As I studied the mural, it seemed to me unlikely that the painter would have known of this history and thus been able to choose the participants depicted in this painting, But who could have advised and directed him? I had a candidate in mind, Franklin Delano Roosevelt, but needed to find a way of gaining more information.
I knew FDR to be a serious historian, particularly of his own Dutch Colonial family and of Dutchess County, where his branch of the family had resettled in the early 19th Century, following the arrival and settlement of his family in New York City in the 1600s.
I enlisted two potential resources: 1) the FDR Presidential Library in Hyde Park NY to trace FDR’s involvement and 2) the Smithsonian Institution’s Archive of American Art in Washington, DC, which holds the papers of the artist, Gerald Foster.
The FDR Presidential Library suggested I send them an email outlining my interest, which would be assigned to one of their several archivists, who would respond to me within two weeks. Precisely two weeks later, to the day, I received a healthy packet of materials from Mr. F., my archivist, which contained two particularly interesting items, The first was a copy of a manuscript letter dated May 28, 1939 from Foster to the head of the U.S. Department of the Treasury’s Section of Fine Arts (“the Section”), the funder of the mural, pertaining to ”the subject matter and the characters portrayed” in his Ratification Mural. One sentence reads: The idea for this group was suggested by Pres. Franklin D, Roosevelt. Another reads: Authentic old portraits were found for eighteen (out of 21) of the figures shown.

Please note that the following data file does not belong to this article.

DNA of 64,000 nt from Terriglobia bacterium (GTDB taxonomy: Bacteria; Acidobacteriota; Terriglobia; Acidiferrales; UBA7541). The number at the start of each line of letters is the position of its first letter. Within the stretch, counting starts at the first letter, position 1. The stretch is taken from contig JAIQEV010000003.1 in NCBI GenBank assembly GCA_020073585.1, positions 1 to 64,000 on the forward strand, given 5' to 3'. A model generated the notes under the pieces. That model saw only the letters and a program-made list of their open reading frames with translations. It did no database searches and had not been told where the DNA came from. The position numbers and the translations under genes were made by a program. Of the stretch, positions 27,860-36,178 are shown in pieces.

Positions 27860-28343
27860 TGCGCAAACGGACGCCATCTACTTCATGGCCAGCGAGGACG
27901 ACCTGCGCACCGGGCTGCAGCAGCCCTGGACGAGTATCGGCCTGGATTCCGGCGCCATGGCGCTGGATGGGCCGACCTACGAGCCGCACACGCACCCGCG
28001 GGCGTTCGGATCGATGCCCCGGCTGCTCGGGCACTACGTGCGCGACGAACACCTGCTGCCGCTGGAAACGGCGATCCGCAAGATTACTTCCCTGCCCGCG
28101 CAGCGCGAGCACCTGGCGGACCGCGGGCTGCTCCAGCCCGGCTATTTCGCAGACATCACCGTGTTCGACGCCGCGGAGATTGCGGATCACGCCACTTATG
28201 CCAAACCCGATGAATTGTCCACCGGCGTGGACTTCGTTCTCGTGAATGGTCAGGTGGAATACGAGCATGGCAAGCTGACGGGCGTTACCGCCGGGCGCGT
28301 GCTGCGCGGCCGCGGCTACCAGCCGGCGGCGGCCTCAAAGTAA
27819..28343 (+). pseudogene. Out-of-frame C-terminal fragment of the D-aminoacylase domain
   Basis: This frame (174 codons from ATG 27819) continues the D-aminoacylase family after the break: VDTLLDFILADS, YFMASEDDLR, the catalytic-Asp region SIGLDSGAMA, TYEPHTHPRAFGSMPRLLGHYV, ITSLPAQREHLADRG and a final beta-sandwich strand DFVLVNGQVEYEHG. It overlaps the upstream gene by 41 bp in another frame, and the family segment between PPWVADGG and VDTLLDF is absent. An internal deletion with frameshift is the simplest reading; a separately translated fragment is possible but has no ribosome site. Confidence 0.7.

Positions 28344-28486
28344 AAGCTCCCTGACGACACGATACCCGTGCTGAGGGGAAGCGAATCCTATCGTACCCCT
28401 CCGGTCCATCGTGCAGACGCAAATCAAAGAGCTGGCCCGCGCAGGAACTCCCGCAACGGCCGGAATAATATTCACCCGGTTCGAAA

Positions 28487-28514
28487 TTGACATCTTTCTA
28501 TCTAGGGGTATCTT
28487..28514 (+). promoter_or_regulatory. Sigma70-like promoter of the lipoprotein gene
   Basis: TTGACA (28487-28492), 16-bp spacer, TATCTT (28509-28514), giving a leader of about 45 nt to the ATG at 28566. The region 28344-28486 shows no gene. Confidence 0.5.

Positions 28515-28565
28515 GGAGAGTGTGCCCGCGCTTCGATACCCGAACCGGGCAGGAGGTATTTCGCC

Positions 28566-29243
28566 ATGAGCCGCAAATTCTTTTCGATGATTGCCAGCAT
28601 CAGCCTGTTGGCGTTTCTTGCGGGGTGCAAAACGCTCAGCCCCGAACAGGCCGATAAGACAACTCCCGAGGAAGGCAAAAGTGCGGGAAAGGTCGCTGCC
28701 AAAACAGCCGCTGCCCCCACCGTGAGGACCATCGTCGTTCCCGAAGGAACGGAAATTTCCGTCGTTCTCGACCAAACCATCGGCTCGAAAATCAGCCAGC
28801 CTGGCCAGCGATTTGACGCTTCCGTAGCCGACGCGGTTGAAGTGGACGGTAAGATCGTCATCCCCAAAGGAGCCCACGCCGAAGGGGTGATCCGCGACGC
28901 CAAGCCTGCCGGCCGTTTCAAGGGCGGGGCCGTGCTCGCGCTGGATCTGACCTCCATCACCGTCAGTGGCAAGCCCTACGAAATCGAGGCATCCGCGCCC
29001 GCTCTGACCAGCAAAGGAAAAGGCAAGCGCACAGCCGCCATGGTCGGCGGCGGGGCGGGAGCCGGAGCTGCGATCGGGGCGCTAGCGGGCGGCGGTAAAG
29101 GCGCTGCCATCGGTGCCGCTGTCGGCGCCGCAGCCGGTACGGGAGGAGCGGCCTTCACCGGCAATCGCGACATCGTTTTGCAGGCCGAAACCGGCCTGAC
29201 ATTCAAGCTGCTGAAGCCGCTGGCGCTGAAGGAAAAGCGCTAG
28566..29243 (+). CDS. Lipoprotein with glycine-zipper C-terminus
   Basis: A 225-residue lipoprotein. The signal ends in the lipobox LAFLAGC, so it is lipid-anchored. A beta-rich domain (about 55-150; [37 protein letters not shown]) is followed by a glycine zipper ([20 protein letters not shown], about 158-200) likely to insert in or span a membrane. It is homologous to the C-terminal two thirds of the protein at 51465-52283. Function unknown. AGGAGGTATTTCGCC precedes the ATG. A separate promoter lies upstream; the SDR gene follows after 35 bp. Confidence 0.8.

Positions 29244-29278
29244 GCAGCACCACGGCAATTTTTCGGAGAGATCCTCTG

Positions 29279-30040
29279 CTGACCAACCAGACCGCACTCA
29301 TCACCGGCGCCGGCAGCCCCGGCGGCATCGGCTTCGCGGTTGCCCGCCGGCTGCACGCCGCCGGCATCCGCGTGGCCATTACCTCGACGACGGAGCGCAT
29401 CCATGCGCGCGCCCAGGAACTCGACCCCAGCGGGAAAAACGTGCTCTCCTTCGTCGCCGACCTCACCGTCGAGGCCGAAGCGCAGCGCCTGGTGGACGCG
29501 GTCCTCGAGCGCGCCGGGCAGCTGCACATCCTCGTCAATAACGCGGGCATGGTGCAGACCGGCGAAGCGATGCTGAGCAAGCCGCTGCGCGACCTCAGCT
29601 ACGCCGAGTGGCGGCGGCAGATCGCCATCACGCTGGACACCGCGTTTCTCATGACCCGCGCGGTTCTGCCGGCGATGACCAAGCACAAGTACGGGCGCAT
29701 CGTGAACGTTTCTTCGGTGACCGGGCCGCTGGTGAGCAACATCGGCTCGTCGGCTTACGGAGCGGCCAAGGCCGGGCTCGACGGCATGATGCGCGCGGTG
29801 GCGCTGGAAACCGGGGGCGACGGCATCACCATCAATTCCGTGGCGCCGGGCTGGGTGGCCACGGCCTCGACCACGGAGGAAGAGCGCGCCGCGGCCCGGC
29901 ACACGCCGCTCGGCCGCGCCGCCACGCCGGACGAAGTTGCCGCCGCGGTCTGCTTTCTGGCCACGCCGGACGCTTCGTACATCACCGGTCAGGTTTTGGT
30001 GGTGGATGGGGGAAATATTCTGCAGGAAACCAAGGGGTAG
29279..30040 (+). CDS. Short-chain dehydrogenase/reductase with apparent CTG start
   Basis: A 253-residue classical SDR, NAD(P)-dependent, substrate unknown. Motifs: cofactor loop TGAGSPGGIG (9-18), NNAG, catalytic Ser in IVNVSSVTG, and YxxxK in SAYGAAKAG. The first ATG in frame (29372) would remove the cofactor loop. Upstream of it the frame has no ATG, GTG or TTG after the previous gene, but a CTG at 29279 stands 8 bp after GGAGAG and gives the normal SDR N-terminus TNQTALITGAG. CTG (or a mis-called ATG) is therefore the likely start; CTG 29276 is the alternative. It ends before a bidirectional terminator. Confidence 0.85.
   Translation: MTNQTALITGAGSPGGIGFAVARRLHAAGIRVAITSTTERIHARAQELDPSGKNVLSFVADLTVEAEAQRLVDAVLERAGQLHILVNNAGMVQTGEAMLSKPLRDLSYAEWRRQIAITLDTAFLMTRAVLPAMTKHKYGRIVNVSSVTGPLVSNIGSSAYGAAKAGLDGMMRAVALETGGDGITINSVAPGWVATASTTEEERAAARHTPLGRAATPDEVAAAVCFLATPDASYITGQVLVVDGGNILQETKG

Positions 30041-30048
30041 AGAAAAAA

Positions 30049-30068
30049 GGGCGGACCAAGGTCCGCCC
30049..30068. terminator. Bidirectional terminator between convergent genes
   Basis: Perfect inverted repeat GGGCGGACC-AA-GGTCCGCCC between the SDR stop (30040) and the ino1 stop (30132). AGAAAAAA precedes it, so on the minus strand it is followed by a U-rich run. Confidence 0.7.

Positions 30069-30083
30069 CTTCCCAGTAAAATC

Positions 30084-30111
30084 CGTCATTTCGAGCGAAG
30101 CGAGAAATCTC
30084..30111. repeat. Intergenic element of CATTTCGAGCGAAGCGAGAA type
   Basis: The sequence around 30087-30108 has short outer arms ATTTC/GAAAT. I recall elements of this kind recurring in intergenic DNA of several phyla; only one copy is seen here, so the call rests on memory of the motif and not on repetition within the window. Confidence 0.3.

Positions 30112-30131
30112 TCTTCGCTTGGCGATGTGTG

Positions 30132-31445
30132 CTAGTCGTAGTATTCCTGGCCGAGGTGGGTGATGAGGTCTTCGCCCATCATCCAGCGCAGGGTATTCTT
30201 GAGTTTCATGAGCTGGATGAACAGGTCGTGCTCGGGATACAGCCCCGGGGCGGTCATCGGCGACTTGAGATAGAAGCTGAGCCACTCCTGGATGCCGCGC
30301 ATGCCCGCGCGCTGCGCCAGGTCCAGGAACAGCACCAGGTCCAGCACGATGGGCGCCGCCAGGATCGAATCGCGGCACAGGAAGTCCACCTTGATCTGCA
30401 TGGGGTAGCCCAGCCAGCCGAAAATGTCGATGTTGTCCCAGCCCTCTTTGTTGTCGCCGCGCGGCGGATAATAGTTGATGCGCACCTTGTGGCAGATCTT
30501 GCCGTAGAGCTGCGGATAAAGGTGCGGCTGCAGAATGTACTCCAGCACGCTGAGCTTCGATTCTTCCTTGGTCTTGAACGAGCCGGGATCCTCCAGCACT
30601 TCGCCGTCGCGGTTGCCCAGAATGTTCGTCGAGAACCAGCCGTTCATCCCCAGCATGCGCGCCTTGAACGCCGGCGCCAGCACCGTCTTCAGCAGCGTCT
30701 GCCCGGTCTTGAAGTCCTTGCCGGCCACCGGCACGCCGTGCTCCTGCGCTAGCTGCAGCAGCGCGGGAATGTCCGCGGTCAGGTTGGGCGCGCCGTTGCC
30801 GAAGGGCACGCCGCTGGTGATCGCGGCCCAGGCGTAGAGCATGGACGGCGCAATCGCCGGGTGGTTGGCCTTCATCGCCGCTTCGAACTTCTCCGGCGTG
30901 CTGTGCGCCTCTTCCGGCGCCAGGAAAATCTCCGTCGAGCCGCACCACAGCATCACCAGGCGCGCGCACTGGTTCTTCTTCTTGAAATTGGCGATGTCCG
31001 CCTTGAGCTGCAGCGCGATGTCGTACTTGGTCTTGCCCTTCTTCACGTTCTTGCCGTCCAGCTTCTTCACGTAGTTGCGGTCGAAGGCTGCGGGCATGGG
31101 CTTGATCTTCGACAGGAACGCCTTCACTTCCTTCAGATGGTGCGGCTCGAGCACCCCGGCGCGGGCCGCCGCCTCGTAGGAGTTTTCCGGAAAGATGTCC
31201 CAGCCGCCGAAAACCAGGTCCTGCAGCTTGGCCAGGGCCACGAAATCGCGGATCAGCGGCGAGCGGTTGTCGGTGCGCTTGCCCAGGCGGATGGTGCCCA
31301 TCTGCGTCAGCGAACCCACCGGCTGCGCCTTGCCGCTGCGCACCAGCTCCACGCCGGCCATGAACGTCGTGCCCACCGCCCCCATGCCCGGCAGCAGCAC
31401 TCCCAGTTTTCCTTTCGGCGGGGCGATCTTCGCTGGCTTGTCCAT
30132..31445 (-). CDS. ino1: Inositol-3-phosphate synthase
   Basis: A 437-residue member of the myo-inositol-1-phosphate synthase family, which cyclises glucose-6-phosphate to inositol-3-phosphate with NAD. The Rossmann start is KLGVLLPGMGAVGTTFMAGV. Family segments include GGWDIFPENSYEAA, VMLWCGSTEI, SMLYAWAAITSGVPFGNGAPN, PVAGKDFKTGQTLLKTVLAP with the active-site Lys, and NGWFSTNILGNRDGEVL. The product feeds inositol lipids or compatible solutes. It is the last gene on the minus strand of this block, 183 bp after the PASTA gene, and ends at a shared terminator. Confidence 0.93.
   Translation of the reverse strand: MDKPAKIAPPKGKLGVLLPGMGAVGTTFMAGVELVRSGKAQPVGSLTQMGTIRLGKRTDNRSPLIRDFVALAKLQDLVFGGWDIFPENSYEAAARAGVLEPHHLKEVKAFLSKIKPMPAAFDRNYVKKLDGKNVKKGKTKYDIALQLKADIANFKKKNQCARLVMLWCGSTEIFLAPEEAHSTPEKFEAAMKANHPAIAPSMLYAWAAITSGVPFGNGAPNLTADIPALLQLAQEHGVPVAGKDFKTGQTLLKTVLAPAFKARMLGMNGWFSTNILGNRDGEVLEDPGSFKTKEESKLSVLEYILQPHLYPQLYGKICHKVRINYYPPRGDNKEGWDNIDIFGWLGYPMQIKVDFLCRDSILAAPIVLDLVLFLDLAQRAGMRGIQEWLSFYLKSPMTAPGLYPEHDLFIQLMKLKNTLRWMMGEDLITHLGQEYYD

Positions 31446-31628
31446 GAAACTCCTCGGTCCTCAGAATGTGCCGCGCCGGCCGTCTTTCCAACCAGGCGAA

The second item was a copy of a typewritten letter from the chief of the Section of Fine Arts to the President of the United States, dated April 29, 1939, dealing with a jury of local Poughkeepsie arts experts, including a “Miss Reynolds” concerning the approval of designs for several Poughkeepsie post office murals. A sentence reads: “Since Miss Reynolds is not in agreement with the jury, and as there are four or five designs which appear to us to be of merit, I would appreciate very much your reviewing the designs.”
So FDR was clearly involved in this mural development and there was a Cherchez La Femme individual named Reynolds making trouble. Shades of Alexander Hamilton’s affair many years earlier! (Further research turns up many references to Miss Reynolds as FDR’s great friend and fellow historian at the Dutchess County Historical Society, Helen Reynolds. Mystery solved!)
This past week, I explored the painter’s side of the occasion and found several interesting references in the microfilm of Gerald Foster’s papers at the Archives of American Art in Washington D.C. The first was a typed memo describing Foster’s recollections and personal details of his meeting(s) with FDR on this and two other, less significant, murals done by the painter. Another was a handwritten note on the verso of an unidentified sketch noting FDR’s involvement in the details of its preparation. And lastly there is the local Poughkeepsie newspaper’s page one announcement on May 18, 1938 of the Ratification mural’s dedication.
QED, the Ratification mural in the Poughkeepsie Post Office was conceived and directed by our then-president, Franklin Delano Roosevelt, aided by his fellow Dutchess County Historical Society correspondent Helen Reynolds, and executed by muralist Gerald Foster in 1937/38.